It's impossible to get everything right when you're just starting out. The most successful CEO's and entrepreneurs have experienced setbacks, even failures.
Luckily for us, they're willing to share their mistakes as well as the lessons they learned.
Here's the best advice that Richard Branson, Jay Leno, and nine other leaders in their fields would give their 20-year-old selves.
Daymond John, founder of FUBU and investor on ABC's "Shark Tank": Work for love, not money.
"There's a great saying: Money is a great slave, but a terrible master," John tells CNBC. "I would tell myself, 'Don't do it for the money — do it for other reasons and the money will come. And if it doesn't come, you won't suffer.'"
Jack Dorsey, CEO of Twitter and Square: Find a healthier work-life balance.
"When I was young, I didn't understand the value of exercise or health and how that affected my intellect," Dorsey says. "I think it was useful for me to go to all the extremes to find the balance I have now, but I wish I focused more on being healthier in the past. A healthier lifestyle ultimately makes me more creative and allows me to think more cohesively."
Jay Leno, comedian and host of CNBC's "Jay Leno's Garage": Make the same mistakes.
"Do exactly the same thing, because every mistake you made will give you empathy for other people that make the same mistake," Leno tells CNBC. "You learn a tremendous amount from the mistakes.
"People who don't make mistakes get sort of cocky and start to think of themselves as better than others. So, yeah, I would make the same mistakes all over again."
Richard Branson, self-made billionaire and founder of The Virgin Group: Everyone should have a second chance.
"I am not the person I was 42 years ago. I am not even the person I was two years ago. We all change, we all learn, we all grow," Branson writes on LinkedIn. "We all deserve a second chance.
"Next time you have the opportunity to give somebody their second chance, don't think twice."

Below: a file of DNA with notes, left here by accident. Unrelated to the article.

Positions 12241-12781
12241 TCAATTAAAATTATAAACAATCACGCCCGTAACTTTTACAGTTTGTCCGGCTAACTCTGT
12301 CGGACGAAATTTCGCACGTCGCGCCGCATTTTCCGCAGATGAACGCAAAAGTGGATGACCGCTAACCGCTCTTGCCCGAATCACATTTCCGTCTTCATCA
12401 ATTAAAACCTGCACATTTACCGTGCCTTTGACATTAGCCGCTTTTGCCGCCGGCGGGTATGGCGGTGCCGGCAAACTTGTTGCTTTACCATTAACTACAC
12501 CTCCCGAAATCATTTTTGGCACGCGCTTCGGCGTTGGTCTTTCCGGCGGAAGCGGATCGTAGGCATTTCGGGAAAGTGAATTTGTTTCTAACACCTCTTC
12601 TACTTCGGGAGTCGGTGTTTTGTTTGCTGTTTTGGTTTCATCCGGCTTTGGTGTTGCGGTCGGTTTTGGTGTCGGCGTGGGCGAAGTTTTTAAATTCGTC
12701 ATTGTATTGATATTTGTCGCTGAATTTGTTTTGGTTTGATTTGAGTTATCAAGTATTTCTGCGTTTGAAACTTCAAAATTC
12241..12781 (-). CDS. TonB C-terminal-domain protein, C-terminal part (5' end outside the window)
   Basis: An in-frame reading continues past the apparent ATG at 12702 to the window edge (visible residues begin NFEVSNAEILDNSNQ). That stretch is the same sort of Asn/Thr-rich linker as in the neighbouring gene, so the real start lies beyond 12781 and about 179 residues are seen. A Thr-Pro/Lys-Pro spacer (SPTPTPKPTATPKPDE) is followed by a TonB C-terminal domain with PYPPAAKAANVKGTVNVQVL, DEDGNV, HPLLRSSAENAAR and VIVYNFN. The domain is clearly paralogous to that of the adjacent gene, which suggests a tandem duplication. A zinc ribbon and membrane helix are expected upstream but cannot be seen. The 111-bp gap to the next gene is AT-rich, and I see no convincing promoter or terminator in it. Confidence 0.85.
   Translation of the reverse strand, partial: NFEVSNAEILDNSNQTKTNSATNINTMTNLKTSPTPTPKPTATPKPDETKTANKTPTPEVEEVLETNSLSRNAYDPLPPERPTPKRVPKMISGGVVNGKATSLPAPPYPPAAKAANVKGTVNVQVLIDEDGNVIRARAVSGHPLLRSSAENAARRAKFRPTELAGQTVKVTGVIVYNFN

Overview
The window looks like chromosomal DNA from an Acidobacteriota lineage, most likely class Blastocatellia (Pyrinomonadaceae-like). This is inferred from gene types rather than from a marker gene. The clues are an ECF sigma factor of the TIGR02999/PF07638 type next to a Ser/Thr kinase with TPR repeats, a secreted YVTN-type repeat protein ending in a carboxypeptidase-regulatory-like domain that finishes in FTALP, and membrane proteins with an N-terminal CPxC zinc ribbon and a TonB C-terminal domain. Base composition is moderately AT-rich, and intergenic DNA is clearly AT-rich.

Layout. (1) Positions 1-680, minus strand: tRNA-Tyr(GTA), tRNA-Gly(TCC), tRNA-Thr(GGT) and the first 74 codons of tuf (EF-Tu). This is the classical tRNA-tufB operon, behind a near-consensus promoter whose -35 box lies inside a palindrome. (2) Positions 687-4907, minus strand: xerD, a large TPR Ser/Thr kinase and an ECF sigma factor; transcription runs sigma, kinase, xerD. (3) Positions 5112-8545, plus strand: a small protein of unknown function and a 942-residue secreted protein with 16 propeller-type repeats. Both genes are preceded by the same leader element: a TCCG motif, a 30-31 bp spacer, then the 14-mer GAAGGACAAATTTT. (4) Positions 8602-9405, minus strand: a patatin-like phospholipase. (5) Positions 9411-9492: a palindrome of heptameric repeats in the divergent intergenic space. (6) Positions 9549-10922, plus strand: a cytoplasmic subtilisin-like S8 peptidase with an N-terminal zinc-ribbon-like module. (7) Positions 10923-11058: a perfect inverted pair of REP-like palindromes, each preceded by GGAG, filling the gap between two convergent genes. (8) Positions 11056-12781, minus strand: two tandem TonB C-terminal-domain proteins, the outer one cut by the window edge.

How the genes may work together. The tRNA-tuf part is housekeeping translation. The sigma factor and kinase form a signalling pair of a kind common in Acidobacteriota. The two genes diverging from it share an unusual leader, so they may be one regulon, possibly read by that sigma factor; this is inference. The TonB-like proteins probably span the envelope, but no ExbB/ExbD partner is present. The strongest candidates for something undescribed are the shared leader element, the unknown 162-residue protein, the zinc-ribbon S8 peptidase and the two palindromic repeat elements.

Robert Herjavec, founder of Herjavec Group and investor on "Shark Tank": Dream bigger.
"When I was younger, I didn't understand that people could start their own business. ... I didn't know how to translate my people skills into a career I would be passionate about. At 22, I just didn't get it," the entrepreneur writes on LinkedIn.
"Since I did not know how these things were done, I could not understand how to make them happen. If I'd known I could do these things, I would have done them sooner."
Lloyd Blankfein, CEO and chairman of Goldman Sachs: Chill out.
"There's not a sport, there's not an activity, in life where if you have a really hard grip, you're actually better," Blankfein says. "Whether it's baseball or golf or kicking a ball, the looser you are, the further the thing goes. If you're tight, you're not necessarily better."
Suze Orman, author and financial advisor: Take your time.
"When I was 22, I piled all my belongings into a Ford Econoline van. .... My first job after arriving in Berkeley, California, was helping clear away trees and brush. That was followed by a seven-year stretch of waitressing," Orman writes on LinkedIn. "It wasn't until I was 30 that I landed a job — as a stock broker trainee — that put me on the path that leads directly to where I am today.
"I am not going to suggest that every 22-year-old take eight years to find the path they want to pursue. But at the same time, I hope you are kind to yourself. That you give yourself the time and space to figure things out.
"That's not a license for laziness. I worked, and worked hard, in my 20's. And I wouldn't trade the experiences I had during that time."
Jack Groetzinger, co-founder and CEO of SeatGeek: Don't expect things to get easier. Enjoy what's hard.
"When you're in the thick of the tough parts of building a company, you'll tend to think, 'As soon as we get to X, everything will get easier.' That's usually wrong," the CEO tells CNBC. "There will always be more. There's no magical hump, after which you've made it. Build and live for the long haul."
Jim Weber, CEO of Brooks Running: Master the soft skills.
"I have no regrets, but I would say, develop yourself as a leader of people and as a developer of people," the CEO of Brooks tells CNBC. "I wish I had done more work on human psychology, relationships, and becoming a more empathetic leader. That's a skill-set that I really focused on in my 40's."
Chris Fanini, co-founder of Weebly: Choose your friends wisely.
"The people you surround yourself with is really important," the co-founder of Weebly tells CNBC. "There's a saying that you're the average of the five people you spend the most time with, and I think that's very true."
Dani Reiss, president and CEO of Canada Goose: Think big.
"I would tell my 20-year-old self that the market is bigger than you think," the CEO of Canada Goose tells CNBC. "I didn't plan to get involved in the business — it's a third-generation family business and I wanted to do my own thing — but I ended up working here for many reasons.
"When I did get involved, we were a very small company, and as we grew, I was amazed with how big we were getting. In hindsight, I realize, the marketplace is quite big, and the potential is quite big, too."